If you’re starting to put yourself out there as an expert in your cannabis niche one way to expand your reach is to get interviewed on podcasts and contribute to authority sites. There are many ways to go about it, from joint webinars and guest appearances to writing blog posts just for their audience - which should be your audience as well. But if you're not sure where to start here’s an 8-step play-by-play of how to go about setting these opportunities up.
The best way to figure out where to guest post or to be interviewed on a podcast is your own audience. Find out where they like to get their information and what podcasts they listen to. This is where you want to be. You may as well make it easy by going where your audience already goes to get their info.
With that being said, be realistic about who will accept your offer at first. If you're brand new to the industry don't expect to be featured in Forbes any time soon. And don't plan on being interviewed by the Joe Rogan's of the podcast world either. Shoot for smaller creators at first and work your way up to better-known creators once you've gained some notoriety in your niche.
As you find these opportunities, keep a spreadsheet with the information you need to contact them. Pay close attention to the person who runs the podcast or blog because you want to ensure that you appeal to them when you present your offer. So do your research. Figure out who they are, what they're about, what they're up to, and why you are the right person to speak about your niche topic to their audience. And, to make things extra easy, you can use this spreadsheet to keep track of any details and links as the relationship progresses.
Once you have their contact information together you'll want to create an outreach template. Make sure the template letter explains why you're a good fit for their podcast or platform but focus more on what’s in it for them. And make it as clear as possible that you’re going to do all the leg work. You want to get the point across that all they have to do is ask you a couple of questions or let you create targeted content. When you've got that together you can use it as the start of your personalized letter to each site owner.
After you’ve sent the first email, give them a few days to respond before following up. But don't leave it hanging. Not everyone is good at checking their email, and no response doesn't necessarily mean no. My rule of thumb is to shoot out an email, hit them up on social to let them know you emailed them, then give it three days before sending a polite follow-up email. If you don't hear back give it a week, then send them one last nudge letting them know how to contact you if they get around to it in the future. As you reach out, be sure that you're taking notes about where you are in the process on your spreadsheet. So actually create columns and markdown when you've sent out that initial contact, follow up one, and follow up two.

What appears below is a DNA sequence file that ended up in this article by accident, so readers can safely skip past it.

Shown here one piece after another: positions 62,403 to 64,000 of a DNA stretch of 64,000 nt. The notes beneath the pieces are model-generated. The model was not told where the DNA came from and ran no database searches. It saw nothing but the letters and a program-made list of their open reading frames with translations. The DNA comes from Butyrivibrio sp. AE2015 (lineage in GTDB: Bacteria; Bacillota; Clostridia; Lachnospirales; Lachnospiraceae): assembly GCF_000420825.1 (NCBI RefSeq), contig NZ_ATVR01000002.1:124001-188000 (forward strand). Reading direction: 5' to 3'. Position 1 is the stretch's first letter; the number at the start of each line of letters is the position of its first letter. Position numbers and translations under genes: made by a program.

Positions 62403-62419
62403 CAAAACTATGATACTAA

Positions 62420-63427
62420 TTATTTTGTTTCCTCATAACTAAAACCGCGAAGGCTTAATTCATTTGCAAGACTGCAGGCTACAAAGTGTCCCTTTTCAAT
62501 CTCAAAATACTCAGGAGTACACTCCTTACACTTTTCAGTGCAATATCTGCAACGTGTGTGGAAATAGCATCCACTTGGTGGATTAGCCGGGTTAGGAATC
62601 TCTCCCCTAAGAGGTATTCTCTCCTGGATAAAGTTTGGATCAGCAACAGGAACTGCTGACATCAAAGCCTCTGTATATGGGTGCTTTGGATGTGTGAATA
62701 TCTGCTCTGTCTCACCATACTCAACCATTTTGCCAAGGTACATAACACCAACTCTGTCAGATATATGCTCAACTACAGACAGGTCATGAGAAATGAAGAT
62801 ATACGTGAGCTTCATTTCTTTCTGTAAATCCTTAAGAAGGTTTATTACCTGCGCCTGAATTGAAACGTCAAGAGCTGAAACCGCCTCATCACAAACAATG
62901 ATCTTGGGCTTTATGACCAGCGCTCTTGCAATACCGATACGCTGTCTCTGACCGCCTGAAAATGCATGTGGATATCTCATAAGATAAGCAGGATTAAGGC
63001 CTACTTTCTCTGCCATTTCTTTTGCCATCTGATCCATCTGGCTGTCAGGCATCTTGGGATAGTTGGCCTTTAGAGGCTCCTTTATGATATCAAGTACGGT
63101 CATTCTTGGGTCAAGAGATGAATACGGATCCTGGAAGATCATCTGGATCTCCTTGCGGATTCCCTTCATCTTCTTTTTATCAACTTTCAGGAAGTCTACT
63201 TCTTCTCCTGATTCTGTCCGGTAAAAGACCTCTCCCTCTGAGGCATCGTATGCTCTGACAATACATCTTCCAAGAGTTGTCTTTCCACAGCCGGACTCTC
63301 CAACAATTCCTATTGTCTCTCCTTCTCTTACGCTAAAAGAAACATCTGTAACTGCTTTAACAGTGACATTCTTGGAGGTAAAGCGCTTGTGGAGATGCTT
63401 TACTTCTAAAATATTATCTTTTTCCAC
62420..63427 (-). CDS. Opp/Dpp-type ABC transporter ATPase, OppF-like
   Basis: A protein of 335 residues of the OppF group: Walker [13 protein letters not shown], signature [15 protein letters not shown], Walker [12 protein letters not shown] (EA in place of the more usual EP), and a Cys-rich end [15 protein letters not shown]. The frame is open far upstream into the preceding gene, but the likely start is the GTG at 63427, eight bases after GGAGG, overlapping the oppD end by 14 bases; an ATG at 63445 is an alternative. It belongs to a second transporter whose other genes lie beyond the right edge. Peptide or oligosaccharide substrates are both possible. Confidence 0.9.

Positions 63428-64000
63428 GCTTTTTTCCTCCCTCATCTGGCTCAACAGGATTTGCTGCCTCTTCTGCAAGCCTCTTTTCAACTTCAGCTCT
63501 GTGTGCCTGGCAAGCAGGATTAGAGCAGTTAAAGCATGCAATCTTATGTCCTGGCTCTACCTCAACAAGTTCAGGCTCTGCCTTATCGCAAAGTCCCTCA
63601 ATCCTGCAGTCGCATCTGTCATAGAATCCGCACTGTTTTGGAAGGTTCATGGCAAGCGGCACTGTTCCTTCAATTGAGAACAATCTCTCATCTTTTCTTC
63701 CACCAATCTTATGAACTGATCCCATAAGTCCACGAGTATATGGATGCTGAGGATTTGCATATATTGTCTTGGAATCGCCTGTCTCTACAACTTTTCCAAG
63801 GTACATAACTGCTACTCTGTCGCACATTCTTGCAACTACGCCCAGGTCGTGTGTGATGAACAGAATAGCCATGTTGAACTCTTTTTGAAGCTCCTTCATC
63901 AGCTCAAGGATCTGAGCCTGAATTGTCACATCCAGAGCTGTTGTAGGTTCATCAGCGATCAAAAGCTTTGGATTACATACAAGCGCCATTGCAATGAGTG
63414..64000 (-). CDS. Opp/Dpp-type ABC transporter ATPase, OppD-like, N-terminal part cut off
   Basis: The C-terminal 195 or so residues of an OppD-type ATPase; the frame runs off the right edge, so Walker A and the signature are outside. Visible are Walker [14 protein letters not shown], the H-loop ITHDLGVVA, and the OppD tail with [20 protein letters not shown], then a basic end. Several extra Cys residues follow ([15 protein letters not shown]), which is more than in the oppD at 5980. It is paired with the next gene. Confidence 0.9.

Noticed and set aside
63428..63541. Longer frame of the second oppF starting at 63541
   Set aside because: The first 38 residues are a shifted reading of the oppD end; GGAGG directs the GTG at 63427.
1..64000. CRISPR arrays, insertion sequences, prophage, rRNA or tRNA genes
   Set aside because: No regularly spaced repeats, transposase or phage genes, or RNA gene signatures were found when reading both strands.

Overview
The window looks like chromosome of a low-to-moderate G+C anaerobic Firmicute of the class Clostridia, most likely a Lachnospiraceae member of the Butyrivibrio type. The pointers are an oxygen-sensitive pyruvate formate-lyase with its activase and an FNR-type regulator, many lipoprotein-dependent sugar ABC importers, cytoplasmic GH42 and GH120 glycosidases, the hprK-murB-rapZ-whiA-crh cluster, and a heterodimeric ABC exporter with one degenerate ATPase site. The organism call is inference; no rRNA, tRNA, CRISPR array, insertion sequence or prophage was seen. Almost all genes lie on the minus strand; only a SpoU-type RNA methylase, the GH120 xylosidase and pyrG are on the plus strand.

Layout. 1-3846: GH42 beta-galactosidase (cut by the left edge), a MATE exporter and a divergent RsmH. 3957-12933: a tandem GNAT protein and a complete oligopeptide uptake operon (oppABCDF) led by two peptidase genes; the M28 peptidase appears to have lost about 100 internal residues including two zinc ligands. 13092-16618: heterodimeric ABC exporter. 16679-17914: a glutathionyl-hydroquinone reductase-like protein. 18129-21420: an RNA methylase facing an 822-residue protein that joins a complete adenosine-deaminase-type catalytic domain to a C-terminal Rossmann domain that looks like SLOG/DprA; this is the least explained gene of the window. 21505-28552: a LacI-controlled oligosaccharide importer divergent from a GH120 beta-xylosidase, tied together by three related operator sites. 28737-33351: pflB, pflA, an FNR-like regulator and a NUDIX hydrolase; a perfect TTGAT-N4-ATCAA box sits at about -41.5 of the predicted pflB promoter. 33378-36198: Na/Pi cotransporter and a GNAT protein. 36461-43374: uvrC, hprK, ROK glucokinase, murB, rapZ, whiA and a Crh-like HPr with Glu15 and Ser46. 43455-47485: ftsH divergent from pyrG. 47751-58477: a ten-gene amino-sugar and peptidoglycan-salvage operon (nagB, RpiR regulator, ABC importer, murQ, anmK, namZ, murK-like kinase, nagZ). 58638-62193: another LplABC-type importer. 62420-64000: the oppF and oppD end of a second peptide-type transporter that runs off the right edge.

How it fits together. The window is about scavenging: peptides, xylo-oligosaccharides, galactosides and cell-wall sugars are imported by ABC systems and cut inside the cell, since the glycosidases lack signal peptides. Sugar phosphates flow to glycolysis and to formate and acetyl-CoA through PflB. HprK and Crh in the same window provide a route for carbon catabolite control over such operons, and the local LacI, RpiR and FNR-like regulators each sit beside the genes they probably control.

Once you get the offer, don’t let them down. The host is relying on you to show up at the allotted time to do your interview or to turn in your contribution by a specific deadline. Ensure that your contribution meets all their requirements and that you do what you promised to do. And, of course, make it a point to go above and beyond whenever possible.
The good news is that, to make your life extra easy, you don't have to do it all from scratch. A great place to start is to go over your cornerstone content so that you can remind yourself of your ideal audience and what they want and need from you. Figure out which segment of your audience goes to that information source you're guest publishing on, and using that cornerstone content as your guide, create new content for your contribution.
Before, during, and after the content is published, be sure to tell your audience about what you are doing. This is a great way to generate buzz, user-generated content discussing the opportunity, and to start up a discussion after the show based on what you said. The better you are at promoting the content, the more likely you are to be asked back.
Once your content is published, people will respond to it. There may be entire discussions surrounding the podcast or content that you need to be involved in. I like to show up in the comments section live for at least an hour after the content is published. But If you want to get really fancy with it, you can even offer to do an Instagram or FB takeover of the host's account so that you are showing up in their comments section as a separate mini-event. Do the same on your own page as well and then check back often and set up alerts so that even if you get comments a year from now, you can stay on top of the conversation.
A final note here is that, as you become more well-known, you will start getting more offers and not all of them are equal. So make sure that it's a reciprocal relationship. Show up and put your best foot forward for them, but in return, you need to make sure - well ahead of time- that the offer is from a trusted authority and that you can link back to your website. After all, even if you don't directly sell anything in the content itself, marketing yourself, your product, and your service is the whole point.
Whatever you do, don’t get discouraged. It can take some time to start getting booked, but it’s more than worth it to keep asking. This 8-step system will help.
That’s all for today but I do hope you found some inspiration. What do you think? Are you going to put some feelers out there for guest content opportunities? Who do you have your eye on and what will you talk about? I want to hear all about it so be sure to join the conversation over in the Facebook group. You can find the link for that along with loads of other great resources in my show notes.
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